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Discussion Starter #1
I may be requeening 3 to 4 hives this season, due to aggression.

I will probably buy queens from R. Weaver or B. Weaver. If I went with B. Weaver, I would be getting same-strain queens. But with R. Weaver, I could get a buckfast or an All-American.

The only bees I have ever bought are from R. Weaver (SMR package). So I have not had the opportunity to experiment. The SMR hive is on its 4th season, never requeened. I think they have likely superceded, but I can't be sure. The marking on my queen came off during the first season (I know, because I saw her when half the marking had come off).

Thoughts?
 

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At this early point in the season, I might take a moment and think about getting a Northern queen from a supplier in the North. It sounds like re-queening is something that you want to do, opposed to something you HAVE to do immediately. While Northern queens aren't available just yet, if you can hold off, they should come available around early or mid-May.

Northern queens are reputed to be more winter hardy. They are more gentle, due to less likelihood of AHB genes. And they'll introduce good genetics into your gene pool. That's something we could all use.

Just something to maybe chew on...
 

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Discussion Starter #3
I should add one more thing. I don't use any chemicals. I don't do anything for mites.

And I don't plan to do anything in the future. The Weaver queens allow me to do this.

Will queens from the north allow me to continue my "organic" practices?
 

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The one thing that comes to mind is that you are requeening due to aggression. I have read on here and other places the Tx Buckfast seems to have an attitude. Though I would like to hear a current report from someone that has the R Weaver Buckfast. I have only bought from B. and their bees are gentle and good producers.
 

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Every year I have the same debate, but only with my mutual funds and tomato plants! Mostly, I diversify! I don't put all of my eggs into one basket per say. Some years the Beefsteaks do better than the Big Boys or Mortgage Lifters! Same with bees I guess. I'd stick with one breed if you've had great luck and are sold on that breed. If not, do as you are, ask around for advice or keep trying different queens. Good luck!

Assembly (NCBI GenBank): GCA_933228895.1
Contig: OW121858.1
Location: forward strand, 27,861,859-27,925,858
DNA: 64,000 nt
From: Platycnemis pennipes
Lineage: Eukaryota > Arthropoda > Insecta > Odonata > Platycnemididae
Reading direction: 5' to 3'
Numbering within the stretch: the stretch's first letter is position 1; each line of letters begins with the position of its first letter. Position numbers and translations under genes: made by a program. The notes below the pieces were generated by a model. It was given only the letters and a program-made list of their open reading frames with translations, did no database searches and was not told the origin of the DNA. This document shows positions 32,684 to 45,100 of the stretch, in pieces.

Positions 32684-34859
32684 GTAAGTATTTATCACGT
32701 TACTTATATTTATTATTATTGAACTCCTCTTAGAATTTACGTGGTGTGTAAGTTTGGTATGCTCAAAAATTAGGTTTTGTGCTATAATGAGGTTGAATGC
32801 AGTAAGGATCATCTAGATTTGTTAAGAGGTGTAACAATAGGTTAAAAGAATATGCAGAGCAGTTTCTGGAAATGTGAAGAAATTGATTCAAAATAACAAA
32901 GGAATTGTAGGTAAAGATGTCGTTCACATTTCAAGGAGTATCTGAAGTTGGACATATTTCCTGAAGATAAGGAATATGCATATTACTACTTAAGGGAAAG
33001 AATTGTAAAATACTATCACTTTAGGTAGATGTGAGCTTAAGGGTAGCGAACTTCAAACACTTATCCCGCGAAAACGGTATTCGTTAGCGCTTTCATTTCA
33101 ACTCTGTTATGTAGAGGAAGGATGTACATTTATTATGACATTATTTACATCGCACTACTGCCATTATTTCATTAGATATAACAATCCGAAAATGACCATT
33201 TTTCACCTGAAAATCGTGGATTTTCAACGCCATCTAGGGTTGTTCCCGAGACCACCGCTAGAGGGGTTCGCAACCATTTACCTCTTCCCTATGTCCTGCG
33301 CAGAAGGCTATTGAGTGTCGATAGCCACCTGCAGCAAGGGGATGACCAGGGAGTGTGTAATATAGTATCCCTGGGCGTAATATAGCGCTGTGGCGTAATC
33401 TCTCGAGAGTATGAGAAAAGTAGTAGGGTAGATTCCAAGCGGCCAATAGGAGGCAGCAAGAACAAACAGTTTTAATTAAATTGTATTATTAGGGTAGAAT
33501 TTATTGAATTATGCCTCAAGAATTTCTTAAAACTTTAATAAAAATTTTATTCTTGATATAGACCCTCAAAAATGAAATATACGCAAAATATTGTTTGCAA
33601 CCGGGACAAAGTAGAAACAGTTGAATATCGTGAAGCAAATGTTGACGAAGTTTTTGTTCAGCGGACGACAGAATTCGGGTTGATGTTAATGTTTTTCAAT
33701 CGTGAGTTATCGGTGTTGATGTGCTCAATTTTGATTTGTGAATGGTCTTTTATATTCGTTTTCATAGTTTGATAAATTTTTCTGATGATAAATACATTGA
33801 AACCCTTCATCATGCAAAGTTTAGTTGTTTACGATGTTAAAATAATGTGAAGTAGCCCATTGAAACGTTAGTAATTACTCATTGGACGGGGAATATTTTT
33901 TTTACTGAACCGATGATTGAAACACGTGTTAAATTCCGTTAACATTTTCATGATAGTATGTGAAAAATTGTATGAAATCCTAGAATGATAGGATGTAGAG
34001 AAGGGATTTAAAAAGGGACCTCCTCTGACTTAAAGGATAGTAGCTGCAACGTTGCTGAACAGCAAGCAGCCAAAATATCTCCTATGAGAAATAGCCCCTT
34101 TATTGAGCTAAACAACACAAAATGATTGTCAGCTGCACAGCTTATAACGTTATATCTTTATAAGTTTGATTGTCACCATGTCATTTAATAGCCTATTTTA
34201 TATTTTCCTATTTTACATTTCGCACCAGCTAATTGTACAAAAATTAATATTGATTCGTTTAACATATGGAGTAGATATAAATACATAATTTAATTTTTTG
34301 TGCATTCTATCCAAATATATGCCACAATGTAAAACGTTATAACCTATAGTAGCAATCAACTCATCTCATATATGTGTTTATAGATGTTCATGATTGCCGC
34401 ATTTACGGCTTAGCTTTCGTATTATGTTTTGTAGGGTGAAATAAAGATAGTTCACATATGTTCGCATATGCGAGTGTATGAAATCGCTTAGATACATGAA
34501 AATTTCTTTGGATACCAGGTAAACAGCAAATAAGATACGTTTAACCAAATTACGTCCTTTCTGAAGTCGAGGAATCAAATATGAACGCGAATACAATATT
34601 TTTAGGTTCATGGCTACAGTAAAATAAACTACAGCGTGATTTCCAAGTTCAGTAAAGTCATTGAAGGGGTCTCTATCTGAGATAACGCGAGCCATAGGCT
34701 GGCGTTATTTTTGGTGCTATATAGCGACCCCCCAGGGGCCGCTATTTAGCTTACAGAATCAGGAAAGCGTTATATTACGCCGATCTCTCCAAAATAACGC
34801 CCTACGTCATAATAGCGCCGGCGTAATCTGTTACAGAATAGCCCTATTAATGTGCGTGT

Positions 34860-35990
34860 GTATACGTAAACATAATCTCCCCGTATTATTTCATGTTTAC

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Actually, Texas and AHB is kind of amusing. The ONLY county in the south part of Texas that is considered to not have any AHB is the county that the Weaver's have their apiaries in. (Note: NOT trying to get into an AHB discussion here, just pointing out an ironic / humorous fact).

I've bought from B. Weaver and they seem to be very good. Of course the only reason I didn't buy from R. Weaver is because their website is outdated (design wise) and is way too disorganized.

The bees I got were very great and strong producers. Sadly, the late freeze we had killed them.
 

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Africanized bees do not have mite problems. (according to Dewey Caron)

One solution to not doing anything about mites is to get Africanized bees and learn to deal with the aggression and other characteristics. (Personally, I'd prefer to do something with mites, even if it was just culling drone brood.)
 

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Arthur is in Dallas, TX. I do not think a northern queen would be beneficial to him. His winters are rather mild, and his summers, esp. August, are like an oven. Perhaps not as bad as many locales in Arizona, but more than likely not conducive to northern queens.
 
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